Sustainable development is the process of improving the quality of life of human being within and between nations in ways that sustain and protect the natural environment biodiversity. In other words, sustainable development should mean both the sustainable of the biophysical environment, the latter sustaining the former and social-cultural, and politico- economic sustainability.
The concept of Sustainable Development formalized by Brundtland Report, Our Common Future [WCED, 1987] and the Rio Declaration on Environment and Development (Agenda 21) remains mired in terminological and conceptual ambiguities as well as in disagreements about fact and practical implications. The dynamic process of sustainable development will be applied by different countries in tune with their own cultural, political and economic perspectives. It has been defined as hereunder.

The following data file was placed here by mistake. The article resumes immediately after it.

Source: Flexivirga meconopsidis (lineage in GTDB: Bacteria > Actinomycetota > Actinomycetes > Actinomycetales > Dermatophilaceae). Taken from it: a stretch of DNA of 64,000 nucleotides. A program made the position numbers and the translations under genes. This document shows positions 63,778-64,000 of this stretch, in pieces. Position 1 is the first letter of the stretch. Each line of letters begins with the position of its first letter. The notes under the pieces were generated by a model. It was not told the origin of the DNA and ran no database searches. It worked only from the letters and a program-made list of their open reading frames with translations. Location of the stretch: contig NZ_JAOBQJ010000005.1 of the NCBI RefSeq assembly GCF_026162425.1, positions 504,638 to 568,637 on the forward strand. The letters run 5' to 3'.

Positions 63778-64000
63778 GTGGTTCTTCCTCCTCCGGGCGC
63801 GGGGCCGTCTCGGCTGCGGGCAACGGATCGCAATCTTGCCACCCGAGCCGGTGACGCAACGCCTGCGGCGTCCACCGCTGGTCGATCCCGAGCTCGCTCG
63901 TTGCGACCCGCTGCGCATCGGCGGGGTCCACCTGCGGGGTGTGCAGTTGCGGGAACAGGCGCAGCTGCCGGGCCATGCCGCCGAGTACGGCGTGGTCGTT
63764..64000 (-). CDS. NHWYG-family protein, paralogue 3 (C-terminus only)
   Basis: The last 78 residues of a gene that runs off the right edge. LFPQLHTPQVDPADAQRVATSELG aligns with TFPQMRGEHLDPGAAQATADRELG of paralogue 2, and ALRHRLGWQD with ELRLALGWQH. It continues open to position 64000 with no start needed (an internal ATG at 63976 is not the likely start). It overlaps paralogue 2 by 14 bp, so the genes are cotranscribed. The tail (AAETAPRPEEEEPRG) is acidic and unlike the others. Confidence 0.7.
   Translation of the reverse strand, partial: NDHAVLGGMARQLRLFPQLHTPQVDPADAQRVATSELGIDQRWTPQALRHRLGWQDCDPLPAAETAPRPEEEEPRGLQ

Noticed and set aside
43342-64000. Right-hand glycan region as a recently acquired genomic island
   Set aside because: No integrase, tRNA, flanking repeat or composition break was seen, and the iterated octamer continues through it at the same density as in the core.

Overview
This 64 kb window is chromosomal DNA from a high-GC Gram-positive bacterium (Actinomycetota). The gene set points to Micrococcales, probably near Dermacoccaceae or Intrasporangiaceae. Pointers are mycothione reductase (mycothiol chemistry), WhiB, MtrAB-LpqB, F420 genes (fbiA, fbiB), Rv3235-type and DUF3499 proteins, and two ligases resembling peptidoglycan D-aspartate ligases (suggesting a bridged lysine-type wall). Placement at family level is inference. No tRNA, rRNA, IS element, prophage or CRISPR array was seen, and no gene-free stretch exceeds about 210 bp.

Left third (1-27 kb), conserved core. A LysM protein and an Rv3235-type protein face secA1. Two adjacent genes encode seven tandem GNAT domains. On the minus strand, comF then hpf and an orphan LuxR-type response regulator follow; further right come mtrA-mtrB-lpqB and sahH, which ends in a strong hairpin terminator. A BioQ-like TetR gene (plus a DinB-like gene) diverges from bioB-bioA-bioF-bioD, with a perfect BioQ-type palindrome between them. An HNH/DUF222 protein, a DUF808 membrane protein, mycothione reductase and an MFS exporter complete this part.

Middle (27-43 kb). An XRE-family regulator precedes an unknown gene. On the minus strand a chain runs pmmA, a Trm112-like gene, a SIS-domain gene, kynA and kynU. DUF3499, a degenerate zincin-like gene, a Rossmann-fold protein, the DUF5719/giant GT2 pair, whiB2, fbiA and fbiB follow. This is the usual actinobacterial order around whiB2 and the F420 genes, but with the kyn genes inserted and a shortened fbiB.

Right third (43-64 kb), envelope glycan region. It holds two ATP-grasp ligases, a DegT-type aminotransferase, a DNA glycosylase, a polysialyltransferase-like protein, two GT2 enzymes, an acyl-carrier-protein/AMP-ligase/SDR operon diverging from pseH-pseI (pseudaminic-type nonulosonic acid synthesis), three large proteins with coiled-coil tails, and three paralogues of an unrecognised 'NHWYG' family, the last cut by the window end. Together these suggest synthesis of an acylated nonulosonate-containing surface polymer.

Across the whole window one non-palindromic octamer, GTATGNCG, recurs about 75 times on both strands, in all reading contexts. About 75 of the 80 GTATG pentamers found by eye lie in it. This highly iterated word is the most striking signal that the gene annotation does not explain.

Sustainable Development is development that meets the needs of the present without compromising the ability of future generation to meet their own needs
Improving the quality of human life while being within the carrying capacity of supporting ecosystem.
Economic growth that provides fairness and opportunity for all the world’s people, not just the privileged few, without further destroying the world’s finite natural resources and their carrying capacity.